Latest Fantasy Sports Innovation From BetStars Is High On User Engagement, Low On Player Value

Written By Dustin Gouker on March 6, 2017
BetStars fantasy sports

[toc]In recent years, the crux of Amaya’s product innovations have adhered to a similar formula:

  1. Take a popular format
  2. Strip it down and speed it up so that it becomes more accessible to the entry level player
  3. Add a nuance that increases the product’s overall appeal

In fairness, there are exceptions to this rule, most notably the upcoming hold’em-card game hybrid Power Up. But the newly minted Sports Jackpot doesn’t appear to be one of them.

Instead the daily fantasy sports spinoff sells the usual pipedreams while not necessarily bringing anything new to the table. It’s a serviceable and fun gateway for DFS newbies, but doesn’t offer enough player value to justify long term play.

What is Sports Jackpot?

Launched recently, Sports Jackpot is a joint venture between BetStars and StarsDraft (Amaya’s fantasy sports arm).

Those familiar with traditional fantasy sports will recognize a number of parallels. Namely, players choose a predesignated number of athletes, with the aim of choosing the combination of players that will score the most fantasy points.

The games are conducted via the tournament format, and feature a guaranteed prize pool with top performers winning escalating pieces of the pie.

There are also a number of divergences from DFS games on FanDuel or DraftKings:

  • There is no salary cap, and no grouping of athletes by position. Instead players will choose one player from eight predetermined groups.
  • The prize pools can exceed the guarantees, as games played outside of the US are not bound by the same limitations.
  • There is a lottery-inspired jackpot element, where players can parlay a $2 side bet into $1 million.

The conditions for winning the $1 million are unsurprisingly difficult. Put simply, players must select the highest scoring player from each group. Significantly smaller prizes ($100 – $10,000) are doled out to players who select five, six, or seven winners. (Such promotions have existed in US-facing DFS sites, although without a direct entry fee.)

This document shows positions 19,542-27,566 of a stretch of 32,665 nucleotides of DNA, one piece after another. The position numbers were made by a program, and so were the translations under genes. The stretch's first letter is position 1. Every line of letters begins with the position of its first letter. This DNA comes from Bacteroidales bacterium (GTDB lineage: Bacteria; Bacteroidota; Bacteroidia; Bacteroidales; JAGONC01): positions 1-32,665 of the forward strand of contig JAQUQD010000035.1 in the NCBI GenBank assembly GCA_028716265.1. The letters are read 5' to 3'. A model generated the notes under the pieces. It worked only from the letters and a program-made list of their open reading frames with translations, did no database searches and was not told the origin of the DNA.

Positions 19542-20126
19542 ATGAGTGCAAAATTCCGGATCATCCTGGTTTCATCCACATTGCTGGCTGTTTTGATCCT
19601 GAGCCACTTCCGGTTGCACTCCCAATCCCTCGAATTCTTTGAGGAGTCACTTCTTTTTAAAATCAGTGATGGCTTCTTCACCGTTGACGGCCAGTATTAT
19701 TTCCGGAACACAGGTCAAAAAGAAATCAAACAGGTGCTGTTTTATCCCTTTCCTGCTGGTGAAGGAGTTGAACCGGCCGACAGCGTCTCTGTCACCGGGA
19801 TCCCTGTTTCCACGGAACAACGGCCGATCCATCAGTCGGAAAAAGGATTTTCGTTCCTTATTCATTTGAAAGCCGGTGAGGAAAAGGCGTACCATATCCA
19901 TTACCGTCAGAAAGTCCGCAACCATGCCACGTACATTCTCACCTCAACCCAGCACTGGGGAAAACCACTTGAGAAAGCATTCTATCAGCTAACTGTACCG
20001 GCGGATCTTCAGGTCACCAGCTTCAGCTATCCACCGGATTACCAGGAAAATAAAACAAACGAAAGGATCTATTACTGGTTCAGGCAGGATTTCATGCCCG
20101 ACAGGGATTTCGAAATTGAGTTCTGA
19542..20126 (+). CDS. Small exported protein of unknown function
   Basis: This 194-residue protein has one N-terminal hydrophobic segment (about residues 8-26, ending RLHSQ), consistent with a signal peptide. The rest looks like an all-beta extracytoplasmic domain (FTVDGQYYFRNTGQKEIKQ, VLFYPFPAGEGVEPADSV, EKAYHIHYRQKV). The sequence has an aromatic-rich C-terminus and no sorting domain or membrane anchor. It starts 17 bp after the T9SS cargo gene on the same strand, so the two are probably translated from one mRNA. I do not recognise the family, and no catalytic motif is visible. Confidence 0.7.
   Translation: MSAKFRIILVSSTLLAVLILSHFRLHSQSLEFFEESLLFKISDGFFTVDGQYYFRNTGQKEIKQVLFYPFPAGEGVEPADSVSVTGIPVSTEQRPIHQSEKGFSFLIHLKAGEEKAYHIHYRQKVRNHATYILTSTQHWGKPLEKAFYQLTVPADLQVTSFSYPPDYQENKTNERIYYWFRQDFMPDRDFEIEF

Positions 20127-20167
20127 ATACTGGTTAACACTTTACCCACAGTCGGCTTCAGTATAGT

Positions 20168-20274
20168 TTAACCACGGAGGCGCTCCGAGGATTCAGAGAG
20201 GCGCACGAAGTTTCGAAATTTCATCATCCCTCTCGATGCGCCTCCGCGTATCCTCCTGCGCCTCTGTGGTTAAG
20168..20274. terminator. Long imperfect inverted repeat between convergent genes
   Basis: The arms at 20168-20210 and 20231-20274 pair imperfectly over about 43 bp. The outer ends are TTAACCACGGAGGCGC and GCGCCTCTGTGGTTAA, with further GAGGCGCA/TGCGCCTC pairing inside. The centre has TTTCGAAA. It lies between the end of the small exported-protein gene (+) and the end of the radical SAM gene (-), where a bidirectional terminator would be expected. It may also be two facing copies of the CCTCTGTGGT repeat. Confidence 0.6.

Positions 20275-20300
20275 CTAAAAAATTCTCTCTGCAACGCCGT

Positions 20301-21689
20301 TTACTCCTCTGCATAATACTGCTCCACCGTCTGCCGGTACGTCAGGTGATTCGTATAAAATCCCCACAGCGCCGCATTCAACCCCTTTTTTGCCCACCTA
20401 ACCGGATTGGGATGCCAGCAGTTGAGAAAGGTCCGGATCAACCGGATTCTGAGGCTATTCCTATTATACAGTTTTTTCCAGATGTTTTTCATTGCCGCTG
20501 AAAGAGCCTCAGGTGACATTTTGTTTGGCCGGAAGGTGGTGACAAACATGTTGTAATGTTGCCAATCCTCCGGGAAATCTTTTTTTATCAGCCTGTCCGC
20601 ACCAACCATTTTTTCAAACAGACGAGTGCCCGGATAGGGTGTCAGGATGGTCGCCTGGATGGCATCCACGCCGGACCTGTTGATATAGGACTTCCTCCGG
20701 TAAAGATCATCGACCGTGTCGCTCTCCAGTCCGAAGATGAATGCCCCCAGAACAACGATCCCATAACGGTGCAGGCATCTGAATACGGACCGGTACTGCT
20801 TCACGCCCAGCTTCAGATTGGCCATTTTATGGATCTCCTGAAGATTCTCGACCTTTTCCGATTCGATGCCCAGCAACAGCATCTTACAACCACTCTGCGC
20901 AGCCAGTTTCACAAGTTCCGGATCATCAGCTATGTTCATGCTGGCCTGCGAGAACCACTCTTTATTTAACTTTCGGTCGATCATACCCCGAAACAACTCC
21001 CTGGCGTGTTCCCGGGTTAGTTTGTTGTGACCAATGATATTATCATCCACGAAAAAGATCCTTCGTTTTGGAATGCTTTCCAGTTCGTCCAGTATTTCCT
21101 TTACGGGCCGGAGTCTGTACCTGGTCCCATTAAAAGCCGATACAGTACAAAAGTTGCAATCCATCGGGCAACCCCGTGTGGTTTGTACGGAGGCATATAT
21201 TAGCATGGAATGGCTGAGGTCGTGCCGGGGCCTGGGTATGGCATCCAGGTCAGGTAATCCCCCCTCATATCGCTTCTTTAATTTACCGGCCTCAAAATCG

Think of it like an eight-team parlay, except instead of winning eight head-to-head matches, players have to win eight battle royals.

Other notables:

  • The game features a Smart Pick feature, which allows the program to do the picking based on a player’s preferred statistical categories.
  • Multiple entries are permitted, with players possessing the ability to select multiple players from a group.
  • Roughly the top 25 percent of players for a given contest will make the money.
  • Currently, BetStars spreads games across various professional soccer leagues, the NBA and the PGA Tour.

Lack of depth a minus…

For players initially turned off by daily fantasy sports due to its complexity, Sports Jackpot appears to offer a solid alternative. But there are a few problems.

For one, the house takes 10 percent of every entry fee for its $3 and $10 contests. Admittedly, that’s still better than similarly priced tournaments at DraftKings, which rakes as much as 15 percent for its $3 contests.

But an argument can be made that the house take for traditional (more complex) daily fantasy games can be at least partially overcome through skillful play.

That argument doesn’t hold as much water with regards to Sports Jackpot, a game with only one tier of complexity. Yes, skillful selection will benefit the player, but turning the tables over the long haul may prove impossible.

Then there’s the jackpot element. At first glance, it doesn’t seem that difficult to hit. Some may even reason that BetStars is taking a big risk seeding the jackpot at $1 million.

However, a closer look reveals that this is not the case at all.

To wit, for one PGA Golf event we calculated a total of 57.6 million distinct athlete combinations. A jackpot entry costs $2 a pop, meaning that a player choosing players at random would run through $115.2 million, on balance, before hitting.

This observation isn’t totally fair, as players will win myriad three, four, and five digit prizes along the way. That, and the jackpot bet is completely optional. And the skill element in player selection is better than a random selection.

But it isn’t that off-base either, considering the low skill edge to be had, and that the athletes from each group are relatively equal in terms of their ability to put up fantasy numbers.

…but also a bit of a plus

All this said, Sports Jackpot does win points for its accessibility, which spans both the game itself and the cleverly designed user interface.

And not for nothing, the $1 million sweats — no matter how absurd the odds — provide an added layer of engagement to an already engaging format.

Unfortunately, BetStars’ new variant loses all those points and more for being as close to an unbeatable game as we’ve analyzed.

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Dustin Gouker

Dustin Gouker has been a sports journalist for more than 15 years, working as a reporter, editor and designer -- including stops at The Washington Post and the D.C. Examiner.

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